As media barons like Sumner Redstone and Rupert Murdoch began to show more mileage, questions of succession at the companies they run inevitably arise.
James Murdoch is no stranger to that kind of speculation. The 21st Century Fox co-chief operating officer stopped short of mapping out what the future holds for the entertainment conglomerate, but he did tout the combined experience of the company’s leadership, ticking off the names of Chief Operating Officer Chase Carey and Chief Financial Officer John Nallen, while fielding a question at the UBS Global Media and Entertainment Conference on Tuesday about what will happen when his father steps down or dies.
“We do have a pretty clear succession plan,” said Murdoch, arguing that 21st Century Fox has been more transparent than its rivals in signaling how its future leadership might manifest.
The future, be it who wears the crown or how the content that fills the kingdom’s coffers is produced and consumed, was a recurring theme during Murdoch’s discussion. From streaming services to the growth of foreign markets, it’s a time of tectonic shifts in the television and film business, he argued, and that requires flexibility.
“If it makes sense for the business to broadcast over wires via the internet or cable or whatever then we’ll do it,” said Murdoch, noting that doing away with traditional distribution avenues, like cable, are still too “uncertain” at this point.
One area where innovation needs to happen is in windowing, Murdoch argued. Historically, content creators have had a clearly delineated series of revenue streams. Shows air or movies appear in theaters before their broadcasting rights are licensed to various networks and they began to appear on DVD or Blu-ray.
“It’s kind of an anachronism but it’s created a set of business rules that need to adapt,” said Murdoch.
He noted that as some of these platforms began to fold into themselves or collide, the rights that get sold may change. They may grow more expansive and expensive to make up for some of the lost revenue, he predicted. As an example, he cited FXX’s deal to syndicate “The Simpsons,” which did not carry any restrictions on what seasons or episodes it could air, allowing the fledgling cable channel to air a 556 episode marathon last summer.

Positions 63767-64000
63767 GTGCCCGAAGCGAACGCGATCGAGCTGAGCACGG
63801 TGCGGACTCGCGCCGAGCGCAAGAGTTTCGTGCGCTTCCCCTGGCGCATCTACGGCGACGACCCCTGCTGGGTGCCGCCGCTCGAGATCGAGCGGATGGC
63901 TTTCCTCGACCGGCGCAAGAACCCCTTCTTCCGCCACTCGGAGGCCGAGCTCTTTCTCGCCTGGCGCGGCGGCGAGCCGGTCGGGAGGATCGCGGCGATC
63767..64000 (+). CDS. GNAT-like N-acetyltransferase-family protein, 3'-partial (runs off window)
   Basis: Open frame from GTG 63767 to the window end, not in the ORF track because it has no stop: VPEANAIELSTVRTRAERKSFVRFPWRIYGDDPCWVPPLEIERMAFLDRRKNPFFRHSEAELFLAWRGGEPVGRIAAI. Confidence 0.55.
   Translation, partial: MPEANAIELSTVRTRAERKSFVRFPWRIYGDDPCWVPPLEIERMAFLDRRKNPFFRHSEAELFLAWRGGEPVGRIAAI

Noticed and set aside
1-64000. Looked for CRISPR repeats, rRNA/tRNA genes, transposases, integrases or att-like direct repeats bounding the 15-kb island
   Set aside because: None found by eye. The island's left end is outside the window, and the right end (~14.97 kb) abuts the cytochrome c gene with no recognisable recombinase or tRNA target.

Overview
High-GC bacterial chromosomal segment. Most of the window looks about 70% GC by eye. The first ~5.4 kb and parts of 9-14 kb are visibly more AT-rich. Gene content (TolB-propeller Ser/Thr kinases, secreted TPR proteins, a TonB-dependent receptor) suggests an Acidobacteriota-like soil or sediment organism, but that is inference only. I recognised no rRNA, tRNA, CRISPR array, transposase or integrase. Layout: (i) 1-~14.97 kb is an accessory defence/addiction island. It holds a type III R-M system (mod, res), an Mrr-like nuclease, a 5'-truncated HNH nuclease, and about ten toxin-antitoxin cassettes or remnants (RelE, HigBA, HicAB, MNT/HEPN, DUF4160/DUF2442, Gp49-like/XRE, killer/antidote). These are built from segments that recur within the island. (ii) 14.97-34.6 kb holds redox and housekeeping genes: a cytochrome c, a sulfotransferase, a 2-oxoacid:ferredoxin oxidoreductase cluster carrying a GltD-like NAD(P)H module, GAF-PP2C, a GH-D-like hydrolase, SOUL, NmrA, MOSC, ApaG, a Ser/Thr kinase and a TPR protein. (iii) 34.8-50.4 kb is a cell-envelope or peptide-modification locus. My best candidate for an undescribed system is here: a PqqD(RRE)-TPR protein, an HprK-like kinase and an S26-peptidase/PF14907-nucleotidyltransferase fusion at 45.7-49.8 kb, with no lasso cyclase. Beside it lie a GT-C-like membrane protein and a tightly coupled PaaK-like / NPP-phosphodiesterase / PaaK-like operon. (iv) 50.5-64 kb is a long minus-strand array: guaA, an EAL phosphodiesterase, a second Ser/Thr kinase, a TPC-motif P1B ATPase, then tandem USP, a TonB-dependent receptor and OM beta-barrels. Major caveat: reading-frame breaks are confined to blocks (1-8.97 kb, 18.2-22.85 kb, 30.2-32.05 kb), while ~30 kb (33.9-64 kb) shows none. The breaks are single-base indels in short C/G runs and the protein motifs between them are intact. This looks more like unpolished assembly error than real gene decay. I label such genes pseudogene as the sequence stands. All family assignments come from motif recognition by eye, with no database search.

Not only did the publicity help FXX (which 21st Century Fox owns) it “revitalized the show’s brand” and bolstered ratings for new episodes that appear on Fox, he said.
Murdoch also remained bullish on the company’s joint venture in Hulu along with Comcast and the Walt Disney Company, which he said Fox is pleased with, while simultaneously saying, “We can do better.”
He dismissed earlier optimism that Hulu might emerge as a “TV Everywhere” fix for the entire television industry, predicting that companies will figure out their own solutions to providing programming to consumers on multiple devices.
“When you bet on the industry coming together to figure it out, that is probably not a great bet,” said Murdoch.
Murdoch said the ratings struggles at the company’s Fox network stemming from aging shows such as “American Idol” are a problem, but he noted that the company has overhauled the leadership of its television arm, tapping Gary Newman and Dana Walden as Fox Television Group chairman-CEOs and promoting David Madden to entertainment president.
The goal at Fox, FX and other channels he said will be to “create that magnet for storytellers” that allows its programming to draw a crowd across cable, the internet and the world.